Carposinidae, Walsingham, 1897

Pohl, Greg, Anweiler, Gary, Schmidt, Christian & Kondla, Norbert, 2010, An annotated list of the Lepidoptera of Alberta, Canada, ZooKeys 38 (38), pp. 1-549: 138-139

publication ID

http://doi.org/ 10.3897/zookeys.38.383

DOI

http://doi.org/10.5281/zenodo.3789096

persistent identifier

http://treatment.plazi.org/id/03B2F256-9FA5-A4AC-E6A7-FA6AFE37A97F

treatment provided by

Plazi

scientific name

Carposinidae
status

 

44. Carposinidae  – fruitworm moths

Small to medium-sized (10–38 mm wingspan) moths with moderately broad lanceolate wings. Superficially, these moths resemble tortricids or small crambids. Most species are gray, and the males of most species have irregular patches of raised scales. The status of the group is uncertain; they are likely subordinate within the Copromorphi- dae. No easily observed features distinguish them from other groups of moths. The larvae are endophytic within fruits and galls.

Approximately 270 species of Carposinidae  are known worldwide. Eleven species are known from North America, one of these occurs in AB. Th e group was treated by Davis (1968).

844 * S h Carposina sasakii Matsumura, 1900 Jun  – B g T: Davis (1968) L: Bowman (1951) C: UASM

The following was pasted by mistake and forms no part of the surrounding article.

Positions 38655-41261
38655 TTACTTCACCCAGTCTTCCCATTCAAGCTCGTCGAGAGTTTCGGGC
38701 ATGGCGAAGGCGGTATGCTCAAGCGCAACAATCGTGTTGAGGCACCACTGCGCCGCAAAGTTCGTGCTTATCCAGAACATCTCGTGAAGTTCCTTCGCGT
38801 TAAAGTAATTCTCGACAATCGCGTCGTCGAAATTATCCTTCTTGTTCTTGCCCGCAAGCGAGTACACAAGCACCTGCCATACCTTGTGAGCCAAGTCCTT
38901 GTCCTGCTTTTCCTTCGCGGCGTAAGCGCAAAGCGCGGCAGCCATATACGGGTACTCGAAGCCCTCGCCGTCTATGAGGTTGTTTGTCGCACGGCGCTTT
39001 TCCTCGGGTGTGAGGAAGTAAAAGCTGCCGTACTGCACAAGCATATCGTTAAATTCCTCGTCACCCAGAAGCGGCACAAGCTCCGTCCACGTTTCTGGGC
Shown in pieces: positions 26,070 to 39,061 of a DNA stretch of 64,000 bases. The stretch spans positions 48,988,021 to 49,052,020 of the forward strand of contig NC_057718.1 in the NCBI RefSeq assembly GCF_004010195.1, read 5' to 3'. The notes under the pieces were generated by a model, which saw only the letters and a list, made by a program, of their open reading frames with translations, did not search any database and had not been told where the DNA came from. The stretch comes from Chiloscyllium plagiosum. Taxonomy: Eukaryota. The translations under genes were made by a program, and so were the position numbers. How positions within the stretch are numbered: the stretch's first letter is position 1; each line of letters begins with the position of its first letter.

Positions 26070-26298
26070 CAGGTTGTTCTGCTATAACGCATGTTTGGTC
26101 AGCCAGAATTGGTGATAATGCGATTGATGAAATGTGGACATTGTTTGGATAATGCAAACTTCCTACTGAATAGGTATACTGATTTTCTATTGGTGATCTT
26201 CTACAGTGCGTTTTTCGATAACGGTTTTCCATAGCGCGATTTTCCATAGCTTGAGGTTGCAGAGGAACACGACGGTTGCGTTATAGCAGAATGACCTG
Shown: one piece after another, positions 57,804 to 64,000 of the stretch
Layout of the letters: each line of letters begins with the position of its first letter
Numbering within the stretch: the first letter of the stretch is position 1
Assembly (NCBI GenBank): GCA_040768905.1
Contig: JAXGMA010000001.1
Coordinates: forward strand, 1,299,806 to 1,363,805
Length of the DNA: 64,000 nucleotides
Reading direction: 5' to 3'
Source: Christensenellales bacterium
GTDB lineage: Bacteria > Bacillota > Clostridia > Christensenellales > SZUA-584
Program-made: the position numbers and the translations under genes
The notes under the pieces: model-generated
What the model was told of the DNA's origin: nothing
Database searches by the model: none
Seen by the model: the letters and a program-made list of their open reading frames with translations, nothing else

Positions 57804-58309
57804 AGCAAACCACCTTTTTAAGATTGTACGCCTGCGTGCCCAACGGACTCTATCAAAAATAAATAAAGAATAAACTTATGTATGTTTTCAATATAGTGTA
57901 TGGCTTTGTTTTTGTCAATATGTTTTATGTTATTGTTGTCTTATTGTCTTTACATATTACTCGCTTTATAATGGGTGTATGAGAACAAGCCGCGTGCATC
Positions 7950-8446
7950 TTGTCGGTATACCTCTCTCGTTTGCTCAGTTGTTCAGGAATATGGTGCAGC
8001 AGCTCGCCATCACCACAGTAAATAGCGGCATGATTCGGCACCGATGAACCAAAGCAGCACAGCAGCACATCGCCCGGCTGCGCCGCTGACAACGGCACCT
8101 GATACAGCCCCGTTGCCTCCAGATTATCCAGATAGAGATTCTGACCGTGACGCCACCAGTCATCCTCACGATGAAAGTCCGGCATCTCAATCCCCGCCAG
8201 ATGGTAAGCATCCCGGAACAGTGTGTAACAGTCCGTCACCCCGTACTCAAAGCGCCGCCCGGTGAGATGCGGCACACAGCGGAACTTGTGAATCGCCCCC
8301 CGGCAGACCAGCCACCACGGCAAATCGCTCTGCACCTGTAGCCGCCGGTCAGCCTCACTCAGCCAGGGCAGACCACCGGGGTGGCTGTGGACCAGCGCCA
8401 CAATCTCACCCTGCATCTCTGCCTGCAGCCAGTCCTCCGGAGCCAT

845 R Bondia comonana (Kearfott, 1907)  May – Jun M B g T: Davis (1968) L: Bowman (1951), Davis (1968) C: CNC, NFRC, UASM

846 R Bondia crescentella (Walsingham, 1882) L Apr  – May – B g T: Davis (1968) L: Bowman (1951), Pohl et al. (2004b) C: NFRC, UASM

Pyraloidea

45. Pyralidae  – pyralid moths

A diverse family of moths that can be separated from all other moths except the Crambidae  by the presence of tympanal chambers on the base of the abdomen, in the space between the thorax and abdomen. They can be separated from the Crambidae  by having the tympanal organs almost completely closed and by the lack of a large flap over the tympana. Larvae have diverse feeding habits.

The Pyralidae  is a large group that reaches its highest diversity in the temperate and tropical regions. Th e family is incompletely known taxonomically, with much of the work scattered among older publications. Approximately 6100 species are known worldwide; 674 have been reported in North America, of which 87 are reported herein from AB.

45.1. Galleriinae 

Small to medium-sized (15–35 mm wingspan) moths with stout bodies and moderately broad wings, often resembling Noctuidae  . No easily observed characters distinguish them from other pyralid moths. Larvae feed on dried protein and carbohydrates; several species are pests in stored products and bees’ nests.

Approximately 260 species of Galleriinae  are known worldwide; 30 species are known in North America, one of which occurs in indoor settings in AB. The subfamily Galleriinae  is poorly known taxonomically, and no revisionary work has been done on the North American fauna in over 50 years. However, the pest species are covered in numerous applied publications.